I was sitting in a sunny spot on my porch reading Dara McAnulty's "Diary of a Young Naturalist" when a shadow passed the window, briefly blotting out the light. I looked up to see a hawk swoop into our maple tree, a small wriggling creature trapped in its claw.
What kind of hawk? I don't know. What kind of prey? I can't say, but I'm betting McAnulty could have, had he been there. Devoted to the natural world, he doesn't just observe nature, he inhabits it fully, paying close attention to even the smallest of things.
"Diary of a Young Naturalist" is a remarkable book, the most moving memoir I have read in years. Now 17, Dara wrote it when he was 14, and his knowledge at such a young age amazed me — not just his understanding of the natural world, which is immense, but of literature (feeling the "peaty cold" of a bog pond reminds him of a Seamus Heaney poem), of Irish history and legends, of music and politics. His writing is clear and honest, laced with analogies from nature. (A goshawk chick "looks like an autumn forest rolled in the first snows of winter.")
Growing up in County Fermanagh in Northern Ireland, Dara was besotted by the natural world as a very small child. At 4, he went with his parents to Waterstones bookstore, "where I laid out the coins on the counter for my first field guide, Roger Phillips' 'Mushrooms and Other Fungi of Britain and Europe.' "
He is the oldest of three children in a loving family. "Together we make for an eccentric and chaotic bunch," he writes. "We're as close as otters."
Their father, he says, is the odd man out — a conservation scientist, he's the only one in the family who is not autistic, "the one we rely on to deconstruct the mysteries of not just the natural world but the human one, too."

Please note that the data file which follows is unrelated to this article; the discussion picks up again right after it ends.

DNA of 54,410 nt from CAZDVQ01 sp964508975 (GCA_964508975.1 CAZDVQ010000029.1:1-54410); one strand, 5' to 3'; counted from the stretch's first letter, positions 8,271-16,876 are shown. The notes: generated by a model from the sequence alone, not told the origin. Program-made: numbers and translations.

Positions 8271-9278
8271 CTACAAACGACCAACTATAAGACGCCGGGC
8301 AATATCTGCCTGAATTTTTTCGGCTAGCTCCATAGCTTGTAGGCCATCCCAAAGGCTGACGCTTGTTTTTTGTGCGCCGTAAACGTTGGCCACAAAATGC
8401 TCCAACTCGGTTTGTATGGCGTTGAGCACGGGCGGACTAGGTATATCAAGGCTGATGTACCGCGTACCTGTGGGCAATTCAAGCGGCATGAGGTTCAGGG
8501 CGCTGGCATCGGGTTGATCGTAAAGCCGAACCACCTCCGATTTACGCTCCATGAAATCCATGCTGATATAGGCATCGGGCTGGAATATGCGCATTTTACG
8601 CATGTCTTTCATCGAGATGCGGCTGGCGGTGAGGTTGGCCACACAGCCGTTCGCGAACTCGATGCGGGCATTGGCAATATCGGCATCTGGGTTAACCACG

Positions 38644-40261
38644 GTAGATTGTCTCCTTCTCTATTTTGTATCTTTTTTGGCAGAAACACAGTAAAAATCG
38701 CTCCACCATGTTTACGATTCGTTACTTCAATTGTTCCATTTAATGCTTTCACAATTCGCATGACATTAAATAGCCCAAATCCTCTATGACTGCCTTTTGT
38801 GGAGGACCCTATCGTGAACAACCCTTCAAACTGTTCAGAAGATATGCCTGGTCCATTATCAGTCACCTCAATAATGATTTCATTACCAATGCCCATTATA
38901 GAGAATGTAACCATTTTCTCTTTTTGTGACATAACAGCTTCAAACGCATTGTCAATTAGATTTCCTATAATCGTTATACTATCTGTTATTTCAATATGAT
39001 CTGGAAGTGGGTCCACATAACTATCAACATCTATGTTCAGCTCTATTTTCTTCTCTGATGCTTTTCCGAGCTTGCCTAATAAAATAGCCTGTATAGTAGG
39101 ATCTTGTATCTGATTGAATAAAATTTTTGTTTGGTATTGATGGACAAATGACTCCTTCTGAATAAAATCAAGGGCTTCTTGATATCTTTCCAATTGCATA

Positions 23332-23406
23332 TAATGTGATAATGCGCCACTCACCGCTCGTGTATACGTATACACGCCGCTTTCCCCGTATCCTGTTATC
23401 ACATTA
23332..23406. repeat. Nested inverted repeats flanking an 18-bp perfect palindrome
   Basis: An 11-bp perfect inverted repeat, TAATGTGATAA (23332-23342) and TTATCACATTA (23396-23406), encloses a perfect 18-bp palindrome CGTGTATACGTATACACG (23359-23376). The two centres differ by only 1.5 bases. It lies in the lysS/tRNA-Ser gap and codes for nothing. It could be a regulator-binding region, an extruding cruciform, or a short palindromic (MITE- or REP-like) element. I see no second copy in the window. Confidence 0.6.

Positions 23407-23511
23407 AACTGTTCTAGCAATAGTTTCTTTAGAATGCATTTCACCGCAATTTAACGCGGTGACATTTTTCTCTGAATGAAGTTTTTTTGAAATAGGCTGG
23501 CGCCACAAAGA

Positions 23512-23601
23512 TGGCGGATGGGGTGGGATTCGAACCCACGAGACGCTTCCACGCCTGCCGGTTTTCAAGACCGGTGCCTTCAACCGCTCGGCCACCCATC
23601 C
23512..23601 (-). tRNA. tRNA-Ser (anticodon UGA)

Autism is an important theme of this book, as Dara writes about his difficulties making small talk or forming friendships, and he speaks almost matter-of-factly about being constantly bullied. But it is not matter of fact; he thinks of taking his own life, he wonders if bullying has traumatized him.
In nature, he feels secure. "No one can put me down or kick me in the face. I'm safe down here with the buttercups and meadowsweet."
Dara is fascinated by the smallest dung beetle or the largest soaring raptor; he knows the names of plants and flowers and can identify birds by their song. In one beautiful scene, he and his mother drive out to view a murmuration of starlings, "funneling and sweeping" across the sky.
He laments that modern farming practices mean that ground-nesting birds can no longer raise chicks and are now endangered — the big tractors just plunge ahead, chewing up all that is front of them.
The book covers one year, from early spring through the end of winter. During that time Dara moves with his family to County Down (excruciatingly difficult for a boy who needs routine), spends most of his time outside observing "the creeping, crawling, fluttering wild things," and takes his first steps toward becoming an environmental activist.
County Down proves a safe place for him, and I nearly wept when I read, late in the book, that the first semester of school there, where no one punched him or bullied him or knocked him down, was "the best four months of school I've ever had."
Dara's autism, perhaps, influences his incredible focus — more than once he writes about being so captivated while watching fish or birds or bugs that he fails to hear his younger brother tell him he's heading home, fails to notice that a driving rain is saturating his clothes or that the December river water is chilling his bare feet until they turn blue.
What drives this book is Dara's fierce passion — for his family, for the out of doors, for sharing his knowledge and enthusiasm with others (even as he fears they will mock him).
"We're not separate from nature," he writes. "We are nature."
And now as I walk through my neighborhood and look at the many glorious, tangled gardens planted for pollinators and bees, or the manicured lawns with signs warning of chemical weed killers, or the great-horned owl family that roosts in the pines, I try to look with Dara's eyes and I see it all new.
Laurie Hertzel is the senior editor for books at the Star Tribune. @StribBooks
Diary of a Young Naturalist
By: Dara McAnulty.
Publisher: Milkweed Editions, 222 pages, $25.